You are apparently asking about the Xerographic process, such as used in original copy machines and now in laser printers.
The process works by charging up the surface of a cylinder (the drum) to a high voltage. The drum then rotates so that any parts of it that are charged pick up black particles, called the toner. Then a piece of paper is pressed against the drum as it rotates further. That causes the black stuff to stick to the paper. The paper is then heated and squished to make the black stuff stick to the paper permanently.
Note that you end up with black on the paper wherever there was electric charge on the drum. As I described things above, the drum was charged everywhere, so the paper ends up all black.
If only we could selectively discharge parts of the drum, then we could end up with white areas on the paper. Fortunately there is a way. Instead of making the drum out of purely insulating material, we make it out of material that insulates unless it gets hit with light. Early drums were made from selenium, for example. If we connect the inside of the drum to low voltage (discharge potential), then all we have to do is shine light on the areas where we ultimately want the paper to be white. The light discharges the high voltage on the surface of the drum, which causes that area to not pick up toner, which won't make the paper black.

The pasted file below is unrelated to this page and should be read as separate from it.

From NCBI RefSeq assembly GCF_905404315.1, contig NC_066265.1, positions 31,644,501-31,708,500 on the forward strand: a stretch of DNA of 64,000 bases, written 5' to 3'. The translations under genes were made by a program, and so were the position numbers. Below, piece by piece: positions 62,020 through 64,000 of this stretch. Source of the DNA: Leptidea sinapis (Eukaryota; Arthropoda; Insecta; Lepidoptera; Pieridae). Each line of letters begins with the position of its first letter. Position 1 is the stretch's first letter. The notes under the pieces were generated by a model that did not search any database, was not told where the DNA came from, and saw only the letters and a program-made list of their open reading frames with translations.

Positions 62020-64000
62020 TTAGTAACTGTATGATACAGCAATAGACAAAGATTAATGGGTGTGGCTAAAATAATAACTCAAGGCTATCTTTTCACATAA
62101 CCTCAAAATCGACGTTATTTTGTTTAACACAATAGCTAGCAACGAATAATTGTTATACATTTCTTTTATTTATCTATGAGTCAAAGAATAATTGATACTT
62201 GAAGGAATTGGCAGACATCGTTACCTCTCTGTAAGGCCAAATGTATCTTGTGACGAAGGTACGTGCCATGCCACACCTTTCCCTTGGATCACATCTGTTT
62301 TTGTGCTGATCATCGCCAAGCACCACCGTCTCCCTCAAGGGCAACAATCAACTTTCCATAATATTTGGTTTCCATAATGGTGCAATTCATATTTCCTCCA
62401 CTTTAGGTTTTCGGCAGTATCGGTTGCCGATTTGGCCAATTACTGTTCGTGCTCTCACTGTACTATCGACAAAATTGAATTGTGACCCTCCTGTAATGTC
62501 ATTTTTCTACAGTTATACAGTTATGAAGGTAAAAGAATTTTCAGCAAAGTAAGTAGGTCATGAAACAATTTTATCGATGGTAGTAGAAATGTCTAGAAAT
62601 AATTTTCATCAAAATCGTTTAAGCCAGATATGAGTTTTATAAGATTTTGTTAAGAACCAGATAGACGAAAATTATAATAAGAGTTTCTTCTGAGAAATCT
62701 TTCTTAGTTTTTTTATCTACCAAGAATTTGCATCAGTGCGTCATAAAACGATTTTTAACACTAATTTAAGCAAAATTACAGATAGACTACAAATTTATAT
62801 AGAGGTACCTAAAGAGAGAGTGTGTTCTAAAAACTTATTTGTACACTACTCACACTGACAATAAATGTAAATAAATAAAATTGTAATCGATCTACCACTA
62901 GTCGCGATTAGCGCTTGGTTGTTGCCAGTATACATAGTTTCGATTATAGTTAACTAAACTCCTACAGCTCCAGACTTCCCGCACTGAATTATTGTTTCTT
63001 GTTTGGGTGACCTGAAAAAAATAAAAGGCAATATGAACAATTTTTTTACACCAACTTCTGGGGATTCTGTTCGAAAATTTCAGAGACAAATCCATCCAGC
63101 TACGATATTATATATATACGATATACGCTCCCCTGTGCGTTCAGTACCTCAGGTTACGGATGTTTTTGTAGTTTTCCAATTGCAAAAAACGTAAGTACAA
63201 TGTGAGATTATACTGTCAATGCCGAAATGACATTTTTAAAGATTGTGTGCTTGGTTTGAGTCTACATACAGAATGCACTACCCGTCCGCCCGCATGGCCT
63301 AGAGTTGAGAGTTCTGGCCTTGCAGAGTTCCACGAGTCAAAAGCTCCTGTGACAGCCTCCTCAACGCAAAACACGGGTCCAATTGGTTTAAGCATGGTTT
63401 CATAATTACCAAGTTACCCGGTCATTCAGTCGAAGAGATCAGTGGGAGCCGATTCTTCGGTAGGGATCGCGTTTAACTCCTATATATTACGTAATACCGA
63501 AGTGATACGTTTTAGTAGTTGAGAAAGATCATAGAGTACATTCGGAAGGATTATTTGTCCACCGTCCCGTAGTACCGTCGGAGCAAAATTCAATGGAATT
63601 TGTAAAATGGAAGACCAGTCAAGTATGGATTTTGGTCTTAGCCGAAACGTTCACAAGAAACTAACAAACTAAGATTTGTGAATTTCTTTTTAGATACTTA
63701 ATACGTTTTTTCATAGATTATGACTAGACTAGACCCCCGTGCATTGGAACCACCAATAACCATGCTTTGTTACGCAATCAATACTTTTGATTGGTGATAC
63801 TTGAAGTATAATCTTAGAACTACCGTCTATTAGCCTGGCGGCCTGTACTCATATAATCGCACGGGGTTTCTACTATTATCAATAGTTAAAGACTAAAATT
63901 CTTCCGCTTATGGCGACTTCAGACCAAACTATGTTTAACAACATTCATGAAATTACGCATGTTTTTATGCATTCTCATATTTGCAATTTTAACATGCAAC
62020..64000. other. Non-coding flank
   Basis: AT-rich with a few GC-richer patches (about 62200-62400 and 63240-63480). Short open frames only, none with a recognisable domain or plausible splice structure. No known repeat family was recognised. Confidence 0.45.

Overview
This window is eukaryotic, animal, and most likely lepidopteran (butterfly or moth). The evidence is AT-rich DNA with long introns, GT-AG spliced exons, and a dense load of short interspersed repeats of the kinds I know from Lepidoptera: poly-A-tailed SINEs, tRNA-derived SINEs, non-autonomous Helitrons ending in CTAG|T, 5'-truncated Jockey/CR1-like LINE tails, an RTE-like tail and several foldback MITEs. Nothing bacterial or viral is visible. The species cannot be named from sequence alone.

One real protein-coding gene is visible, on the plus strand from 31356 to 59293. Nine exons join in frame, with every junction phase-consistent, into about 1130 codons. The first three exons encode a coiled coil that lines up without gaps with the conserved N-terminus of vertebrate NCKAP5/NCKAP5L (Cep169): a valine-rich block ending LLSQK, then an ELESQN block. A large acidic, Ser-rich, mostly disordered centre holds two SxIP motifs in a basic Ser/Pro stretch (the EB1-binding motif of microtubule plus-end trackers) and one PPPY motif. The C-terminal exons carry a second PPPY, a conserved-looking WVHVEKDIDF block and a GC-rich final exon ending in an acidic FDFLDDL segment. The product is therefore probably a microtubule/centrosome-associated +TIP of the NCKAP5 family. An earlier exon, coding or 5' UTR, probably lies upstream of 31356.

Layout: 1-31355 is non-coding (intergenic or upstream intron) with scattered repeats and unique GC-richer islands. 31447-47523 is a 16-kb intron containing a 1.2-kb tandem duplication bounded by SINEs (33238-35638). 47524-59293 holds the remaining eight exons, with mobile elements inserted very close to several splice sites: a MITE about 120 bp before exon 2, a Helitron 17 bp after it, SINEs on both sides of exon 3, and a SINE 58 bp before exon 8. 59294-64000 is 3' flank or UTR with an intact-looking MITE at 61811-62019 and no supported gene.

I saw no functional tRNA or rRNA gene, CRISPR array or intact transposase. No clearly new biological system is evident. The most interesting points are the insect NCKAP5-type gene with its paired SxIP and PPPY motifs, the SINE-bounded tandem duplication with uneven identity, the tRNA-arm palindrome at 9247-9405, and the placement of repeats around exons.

So now we have a way of exposing a image onto the drum surface, and ending up with that image on a piece of paper. This is exactly what early copiers did. A strip of bright light was shone on the original to be copied. The image of that was optically focused onto the drum as it rotated and the bright light strip moved along.
Laser printers use the same principle, except that a modulated laser "writes" onto the drum to discharge it, instead of the optical projection of the paper to be copied. Since the modulation of the laser doesn't have to come from scanning a original, you now have a "printer" that can discharge any pattern on the drum, which means it can produce any pattern of black/white on the resulting piece of paper.
Modern copiers are really digital scanners with a laser printer back end. There is no longer a direct optical connection between the original and the drum. This allows for image processing, enhancements, storing the result, or even generating the pattern in a computer without ever scanning any original (printer versus copier).